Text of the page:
Only 45% of people qualifying as overweight said they’d ever been told that by a physician. Among those with a BMI qualifying them as obese, 66% reported being told by a doctor they were overweight. (via the WSJ)
photo: an MRI of two women, one 250 lbs and the other 120.
A full scale vascular model with all of the major arteries made completely of hand-blown glass. (via)
Mutatoes is a collection of non-standard fruits, roots and vegetables, displaying a dazzling variety of forms, colours and textures, that only reveal themselves when lawfully enforced standards cease to exist.
Google introduces new “Recipes” results. It’s becoming easier and easier to eat well…
You can search by dish, ingredients or even a holiday or event. There are also filters based on cooking time, calorie count and more.
Haagen Dazs has figured things out. They recently launched their new product “Five, all-natural ice cream crafted with only five ingredients for incredibly pure, balanced flavor… and surprisingly less fat!”
And McDonald’s recently introduced “oatmeal.” As Mark Bittman says:
“Real oatmeal contains no ingredients; rather, it is an ingredient…A more accurate description than “100% natural whole-grain oats,” “plump raisins,” “sweet cranberries” and “crisp fresh apples” would be “oats, sugar, sweetened dried fruit, cream and 11 weird ingredients you would never keep in your kitchen…Why would McDonald’s, which appears every now and then to try to persuade us that it is adding “healthier” foods to its menu, take a venerable ingredient like oatmeal and turn it into expensive junk food? Why create a hideous concoction of 21 ingredients, many of them chemical and/or unnecessary? Why not try, for once, to keep it honest?”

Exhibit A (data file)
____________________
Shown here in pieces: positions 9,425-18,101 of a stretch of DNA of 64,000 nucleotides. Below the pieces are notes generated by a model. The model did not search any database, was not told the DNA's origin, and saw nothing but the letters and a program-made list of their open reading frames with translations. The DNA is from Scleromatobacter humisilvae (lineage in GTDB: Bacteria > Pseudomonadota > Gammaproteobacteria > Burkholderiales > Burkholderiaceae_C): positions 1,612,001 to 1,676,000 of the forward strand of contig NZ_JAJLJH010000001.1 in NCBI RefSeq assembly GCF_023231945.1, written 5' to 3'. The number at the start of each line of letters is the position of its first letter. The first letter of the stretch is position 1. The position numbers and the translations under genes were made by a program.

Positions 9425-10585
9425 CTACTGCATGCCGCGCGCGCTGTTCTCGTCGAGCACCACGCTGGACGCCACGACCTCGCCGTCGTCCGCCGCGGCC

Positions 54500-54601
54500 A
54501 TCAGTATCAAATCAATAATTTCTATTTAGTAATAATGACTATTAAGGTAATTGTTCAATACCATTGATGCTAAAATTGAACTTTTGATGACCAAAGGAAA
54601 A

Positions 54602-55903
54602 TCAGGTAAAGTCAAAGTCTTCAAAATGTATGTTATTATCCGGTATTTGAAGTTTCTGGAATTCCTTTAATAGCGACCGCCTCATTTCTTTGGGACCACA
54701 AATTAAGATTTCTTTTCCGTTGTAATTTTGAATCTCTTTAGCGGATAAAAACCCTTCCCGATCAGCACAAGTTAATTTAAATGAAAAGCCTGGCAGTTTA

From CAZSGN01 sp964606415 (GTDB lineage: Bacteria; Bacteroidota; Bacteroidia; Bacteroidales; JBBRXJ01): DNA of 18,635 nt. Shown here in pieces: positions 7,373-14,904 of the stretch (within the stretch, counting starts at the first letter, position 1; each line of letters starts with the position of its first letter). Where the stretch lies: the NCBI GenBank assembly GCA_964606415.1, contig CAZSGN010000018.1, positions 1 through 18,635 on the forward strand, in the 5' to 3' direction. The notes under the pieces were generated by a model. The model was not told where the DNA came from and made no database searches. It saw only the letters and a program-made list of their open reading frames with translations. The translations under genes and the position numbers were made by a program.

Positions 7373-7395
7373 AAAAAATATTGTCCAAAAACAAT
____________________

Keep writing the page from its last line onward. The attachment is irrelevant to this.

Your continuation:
Eat smart people. Fewer things going into your body you can’t pronounce is better. There’s little to no evidence to say that’s true (the studies are ridiculously hard, there’s nobody with big pockets investing in finding this out, and humans are extremely socially complex), it just feels true. And for me, I feel better not being part of their machine.
(via How to Make Oatmeal … Wrong – NYTimes.com)
When do kids start mimicking family and friends and start forming lifelong habits? Almost immediately after birth.
Then why do we wait until middle school to introduce “Health” to the kids as part of a formal curriculum, that coincidentally, happens in a period when kids are just becoming rebellious?
If parents don’t place living healthfully high on their priority list, how are kids supposed to learn about the importance of eating well, being active, having great relationships, enjoying sex, relaxing, etc..
But the most important question is, how do we teach infants and toddlers about health? Of course we do it through example, but then what are the teaching aids, the books, and truly entertaining things that emphasize living well?
Right now, if you as a parent don’t do it, it seems we’re letting Ronald McDonald entertain our kids and some hopefully good middle school teacher in a woefully underfunded educational system do it for us.